Our depart time for Urus was 4 a.m. since the start of the climb is all of 5 minutes from the tent.  The peak rises from the edge of the base camp and the trail leaves from the Refugio.  Eventhough we got a late morning start there was only one set of lights ahead of us, about halfway up the mountain.  We knew that the peak would have fresh snow on its upper slopes but figured that the first half of the climb up the spine of the moraine would be pretty mindless.  That it proved to be as we went back and forth, back and forth, slowing making time up the steep trail’s ever so short traverses between switchbacks.  I think we were all cold but I just could not get my hands to warm up no matter what I did.  Finally I gave up and dug into my pack for the BD Guide gloves, which of course were as cold inside as the air that was chilling all of us. 

Joaquin takes in the sights

I knew, however, that our late start would soon pay a dividend as the sun would come up, the sky would brighten and we would get a sun hit to warm us to the core.  Fat chance.  We kept climbing and finally got to the top of the spur where we caught up to the group that had stopped to put on crampons and harnesses.  They were about to climb into a section of snow and obviously icy trail but it did not look like crampon territory, yet.  We spoke with them and found that they were all from Sao Paulo and they were all on their first trip into mixed alpine terrain.  We took a break to sip a bit of water and shoot a Goo before asking and receiving permission to play through enroute to the harder mixed ground above.

Ascending the ridge line between snow fields

          The trail took us through another set of switchbacks and appeared to lead to the first of two sections of glacier that we would need to traverse.  The glacier appeared to have a lower and an upper section, separated by a rock fin.  We had seen the route tracked across the snow fields from the slopes of Ischinca and from our base camp.  We needed only to wind our way to the base of the glacier and we would be on our way.  Didn’t work that way.  The ground actually got harder as we came into a section of sloping slabs and instead of leading to the toe of the lower ice field, we seemed to be taking a parallel mixed route along the far side of the dividing fin.  The ground was covered with a good bit of snow, averaging two feet, most of which was loose powder.  The sun had arrived but now instead of enjoying its warmth, we began to cuss the added burden of deep postholing at 17k.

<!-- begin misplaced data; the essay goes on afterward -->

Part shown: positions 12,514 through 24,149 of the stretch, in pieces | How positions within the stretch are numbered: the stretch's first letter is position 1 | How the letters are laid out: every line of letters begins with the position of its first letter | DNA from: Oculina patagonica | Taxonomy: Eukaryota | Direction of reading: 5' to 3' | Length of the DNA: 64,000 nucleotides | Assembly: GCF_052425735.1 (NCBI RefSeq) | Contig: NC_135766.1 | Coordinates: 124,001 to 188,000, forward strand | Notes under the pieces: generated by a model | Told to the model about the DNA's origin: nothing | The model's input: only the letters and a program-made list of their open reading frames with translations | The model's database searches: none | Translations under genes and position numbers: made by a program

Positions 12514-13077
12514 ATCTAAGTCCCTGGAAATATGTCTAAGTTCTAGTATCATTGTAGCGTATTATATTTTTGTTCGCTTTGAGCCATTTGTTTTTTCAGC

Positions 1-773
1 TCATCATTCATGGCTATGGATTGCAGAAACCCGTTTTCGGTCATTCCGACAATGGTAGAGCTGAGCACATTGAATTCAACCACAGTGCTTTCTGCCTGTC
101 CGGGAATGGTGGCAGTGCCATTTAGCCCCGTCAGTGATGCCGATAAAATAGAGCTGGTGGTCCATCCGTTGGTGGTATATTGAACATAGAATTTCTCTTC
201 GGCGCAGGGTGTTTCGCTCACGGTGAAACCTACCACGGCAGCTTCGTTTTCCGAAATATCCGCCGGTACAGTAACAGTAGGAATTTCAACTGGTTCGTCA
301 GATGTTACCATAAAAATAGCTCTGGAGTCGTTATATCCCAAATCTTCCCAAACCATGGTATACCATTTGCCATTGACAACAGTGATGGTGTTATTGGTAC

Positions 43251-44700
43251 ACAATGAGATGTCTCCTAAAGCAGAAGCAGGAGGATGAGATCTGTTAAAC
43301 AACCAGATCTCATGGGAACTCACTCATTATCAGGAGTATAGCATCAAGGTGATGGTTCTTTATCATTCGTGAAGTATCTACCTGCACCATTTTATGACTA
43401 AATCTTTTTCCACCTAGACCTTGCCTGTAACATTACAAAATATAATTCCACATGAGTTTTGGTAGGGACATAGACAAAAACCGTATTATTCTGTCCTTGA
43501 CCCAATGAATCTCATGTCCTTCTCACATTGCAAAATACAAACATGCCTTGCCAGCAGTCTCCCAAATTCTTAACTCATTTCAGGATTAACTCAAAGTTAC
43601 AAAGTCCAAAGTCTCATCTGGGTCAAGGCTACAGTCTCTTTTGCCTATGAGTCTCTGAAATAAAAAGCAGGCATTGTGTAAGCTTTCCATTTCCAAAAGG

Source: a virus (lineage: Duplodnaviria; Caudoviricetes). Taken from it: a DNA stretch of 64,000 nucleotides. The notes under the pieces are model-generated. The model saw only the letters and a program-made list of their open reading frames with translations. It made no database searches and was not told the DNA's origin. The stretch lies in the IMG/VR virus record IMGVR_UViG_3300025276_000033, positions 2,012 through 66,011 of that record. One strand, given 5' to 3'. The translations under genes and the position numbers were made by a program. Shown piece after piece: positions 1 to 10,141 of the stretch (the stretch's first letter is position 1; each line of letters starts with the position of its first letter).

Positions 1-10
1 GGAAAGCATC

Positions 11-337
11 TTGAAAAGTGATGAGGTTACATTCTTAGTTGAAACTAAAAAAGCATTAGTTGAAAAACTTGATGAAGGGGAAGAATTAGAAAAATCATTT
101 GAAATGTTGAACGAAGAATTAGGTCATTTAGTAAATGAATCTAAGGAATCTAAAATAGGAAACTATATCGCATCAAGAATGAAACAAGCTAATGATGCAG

Climbing slabs enroute to the summit

          Gary led through the first section of slabs and then we worked our way up a serries of low angle dihedrals that to lead to the base of the upper ice field.  It was tough to tell where exactly we were going to hit the route we had seen from below but a fast Italian group played through us half way through the post hole section and started cutting trail upward.  Now we didn’t care where we cut the trail since the others had passed and were going to beat down a route for the second half of the mixed ground.  We fought our way up the slopes that without snow and ice would have been a cakewalk.  But it seemed that every easy little step had an icy crust calling for well-placed dry tool moves to get the boost needed to surmount the feature.  We are not talking big pitches, just lots a bunch of little five-foot bumps with ice in every available foot hold.   Probably should have put the crampons on by now.